Lee Miller's story is probably known to most of you. I'm always swept away by all she did, how she almost ruthlessly moved from one phase to the next, never resting on her laurels for too long.
In 1929, already a legendary fashion model, she left the US to study photography. As she told it, she marched into the studio of Man Ray, who did not take apprentices and announced, “I’m your new student.” Together they developed solarization and Miller became a witty surrealist photographer. But, not one content to play muse to Man Ray or Picasso or Cocteau, Miller left Paris and moved to Cairo.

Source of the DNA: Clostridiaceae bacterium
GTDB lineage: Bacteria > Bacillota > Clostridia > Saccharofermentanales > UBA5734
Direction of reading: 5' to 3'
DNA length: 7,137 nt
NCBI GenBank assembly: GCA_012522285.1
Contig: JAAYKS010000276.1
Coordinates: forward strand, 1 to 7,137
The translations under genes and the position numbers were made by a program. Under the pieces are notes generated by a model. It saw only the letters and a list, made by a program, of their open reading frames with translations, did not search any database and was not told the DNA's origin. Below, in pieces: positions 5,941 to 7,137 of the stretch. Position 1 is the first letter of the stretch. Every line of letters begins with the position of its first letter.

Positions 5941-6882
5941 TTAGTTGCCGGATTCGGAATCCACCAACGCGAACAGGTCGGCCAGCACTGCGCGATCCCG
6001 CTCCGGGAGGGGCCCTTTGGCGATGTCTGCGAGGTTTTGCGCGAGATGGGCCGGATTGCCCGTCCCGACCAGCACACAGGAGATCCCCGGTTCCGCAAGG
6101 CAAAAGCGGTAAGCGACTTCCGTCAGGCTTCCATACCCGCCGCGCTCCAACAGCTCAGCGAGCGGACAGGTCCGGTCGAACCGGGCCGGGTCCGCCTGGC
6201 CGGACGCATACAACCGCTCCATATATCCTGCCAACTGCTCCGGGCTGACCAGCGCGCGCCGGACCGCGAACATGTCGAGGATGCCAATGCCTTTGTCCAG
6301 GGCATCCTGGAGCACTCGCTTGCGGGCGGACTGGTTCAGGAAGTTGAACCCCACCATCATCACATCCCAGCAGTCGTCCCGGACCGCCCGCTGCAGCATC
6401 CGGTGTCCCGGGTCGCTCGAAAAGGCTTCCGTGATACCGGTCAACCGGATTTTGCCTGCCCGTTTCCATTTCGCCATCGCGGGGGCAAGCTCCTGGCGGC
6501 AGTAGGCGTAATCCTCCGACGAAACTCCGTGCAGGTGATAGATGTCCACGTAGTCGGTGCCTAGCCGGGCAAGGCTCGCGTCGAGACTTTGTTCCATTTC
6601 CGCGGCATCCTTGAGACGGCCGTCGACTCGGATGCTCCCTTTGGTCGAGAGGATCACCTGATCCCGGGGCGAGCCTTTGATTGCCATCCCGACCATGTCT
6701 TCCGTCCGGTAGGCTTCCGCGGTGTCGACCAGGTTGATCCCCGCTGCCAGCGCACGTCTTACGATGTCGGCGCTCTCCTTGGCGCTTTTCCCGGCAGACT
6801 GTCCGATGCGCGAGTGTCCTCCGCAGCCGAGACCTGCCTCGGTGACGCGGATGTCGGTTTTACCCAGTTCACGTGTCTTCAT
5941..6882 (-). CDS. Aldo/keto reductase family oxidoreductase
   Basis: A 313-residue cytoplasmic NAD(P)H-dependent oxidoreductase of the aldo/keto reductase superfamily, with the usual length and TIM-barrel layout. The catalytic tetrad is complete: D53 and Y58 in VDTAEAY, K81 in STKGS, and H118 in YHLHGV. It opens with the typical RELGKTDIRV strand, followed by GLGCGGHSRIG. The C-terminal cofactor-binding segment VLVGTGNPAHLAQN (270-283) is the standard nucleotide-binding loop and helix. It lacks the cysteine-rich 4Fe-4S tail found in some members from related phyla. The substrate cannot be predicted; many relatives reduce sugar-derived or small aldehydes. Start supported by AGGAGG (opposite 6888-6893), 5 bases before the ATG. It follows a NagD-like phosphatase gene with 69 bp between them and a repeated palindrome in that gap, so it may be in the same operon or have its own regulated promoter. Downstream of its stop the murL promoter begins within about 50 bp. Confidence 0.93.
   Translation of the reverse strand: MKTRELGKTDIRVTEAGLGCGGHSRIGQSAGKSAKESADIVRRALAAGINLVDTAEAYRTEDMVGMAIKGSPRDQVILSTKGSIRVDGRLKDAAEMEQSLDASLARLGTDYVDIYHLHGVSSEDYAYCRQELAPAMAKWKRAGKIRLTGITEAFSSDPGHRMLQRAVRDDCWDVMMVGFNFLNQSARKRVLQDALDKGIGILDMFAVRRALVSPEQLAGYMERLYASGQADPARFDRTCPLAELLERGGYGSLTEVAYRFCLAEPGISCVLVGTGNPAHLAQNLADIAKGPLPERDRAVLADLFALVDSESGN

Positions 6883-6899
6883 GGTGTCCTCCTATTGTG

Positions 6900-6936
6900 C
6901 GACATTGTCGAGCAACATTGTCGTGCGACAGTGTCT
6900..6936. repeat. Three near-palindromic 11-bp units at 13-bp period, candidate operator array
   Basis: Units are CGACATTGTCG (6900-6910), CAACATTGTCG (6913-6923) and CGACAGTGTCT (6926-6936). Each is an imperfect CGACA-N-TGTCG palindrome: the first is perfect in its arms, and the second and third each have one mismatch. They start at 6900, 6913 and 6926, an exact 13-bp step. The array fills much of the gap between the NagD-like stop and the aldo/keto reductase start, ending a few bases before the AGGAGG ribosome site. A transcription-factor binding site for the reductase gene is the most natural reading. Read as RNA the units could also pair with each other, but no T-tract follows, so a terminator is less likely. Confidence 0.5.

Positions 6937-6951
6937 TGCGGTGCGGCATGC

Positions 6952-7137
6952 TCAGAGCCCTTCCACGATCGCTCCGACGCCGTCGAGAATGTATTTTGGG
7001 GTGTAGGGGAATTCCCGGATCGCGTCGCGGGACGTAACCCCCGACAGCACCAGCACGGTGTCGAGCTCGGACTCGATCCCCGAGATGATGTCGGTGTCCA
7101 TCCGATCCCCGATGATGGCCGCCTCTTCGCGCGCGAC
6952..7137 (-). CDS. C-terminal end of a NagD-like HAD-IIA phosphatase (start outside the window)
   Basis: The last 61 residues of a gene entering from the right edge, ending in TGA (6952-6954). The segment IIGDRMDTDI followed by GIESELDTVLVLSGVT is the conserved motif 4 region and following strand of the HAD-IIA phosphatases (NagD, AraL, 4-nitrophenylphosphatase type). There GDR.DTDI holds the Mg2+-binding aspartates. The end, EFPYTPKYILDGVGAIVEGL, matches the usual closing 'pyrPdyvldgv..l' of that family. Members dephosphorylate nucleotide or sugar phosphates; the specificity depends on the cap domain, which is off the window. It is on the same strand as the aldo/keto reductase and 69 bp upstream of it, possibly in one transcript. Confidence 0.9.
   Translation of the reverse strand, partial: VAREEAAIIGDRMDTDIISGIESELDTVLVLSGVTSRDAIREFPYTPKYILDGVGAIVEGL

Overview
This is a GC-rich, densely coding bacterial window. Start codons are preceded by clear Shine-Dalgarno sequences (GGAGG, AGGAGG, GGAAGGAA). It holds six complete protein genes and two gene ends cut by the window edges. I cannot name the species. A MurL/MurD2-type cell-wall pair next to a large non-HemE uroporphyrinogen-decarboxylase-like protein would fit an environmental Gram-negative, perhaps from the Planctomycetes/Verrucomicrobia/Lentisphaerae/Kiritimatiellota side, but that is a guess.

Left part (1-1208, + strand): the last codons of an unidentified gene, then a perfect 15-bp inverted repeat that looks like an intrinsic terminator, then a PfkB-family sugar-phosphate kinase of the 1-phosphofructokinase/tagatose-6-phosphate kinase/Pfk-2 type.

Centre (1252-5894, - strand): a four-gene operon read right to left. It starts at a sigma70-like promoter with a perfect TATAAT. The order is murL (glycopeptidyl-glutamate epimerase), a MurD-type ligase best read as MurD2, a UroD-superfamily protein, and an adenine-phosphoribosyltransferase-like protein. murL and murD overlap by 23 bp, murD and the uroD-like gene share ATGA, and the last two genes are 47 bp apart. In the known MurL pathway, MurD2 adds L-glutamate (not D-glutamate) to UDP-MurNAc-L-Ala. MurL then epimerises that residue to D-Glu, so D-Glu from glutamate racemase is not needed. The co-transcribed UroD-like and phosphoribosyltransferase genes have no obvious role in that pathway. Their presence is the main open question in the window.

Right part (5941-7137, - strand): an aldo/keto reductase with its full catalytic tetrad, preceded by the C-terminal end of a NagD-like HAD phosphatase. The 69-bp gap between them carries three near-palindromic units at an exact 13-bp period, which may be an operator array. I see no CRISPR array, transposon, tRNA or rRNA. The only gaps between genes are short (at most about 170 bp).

But it was World War II that truly exposed Miller's talent. Through Conde Nast, she obtained a press pass to cover the Allied liberation of France; then she hitched a ride to witness the fall of Nazi Germany and continued east to Hungary and Romania. She photographed the victims and survivors of Buchenwald and Dachau. Readers of Vogue saw these pictures in the June 1945 issue of their fashion magazine.
Image shown is this book jacket. Visit the Lee Miller Archives to see images of and by Lee Miller.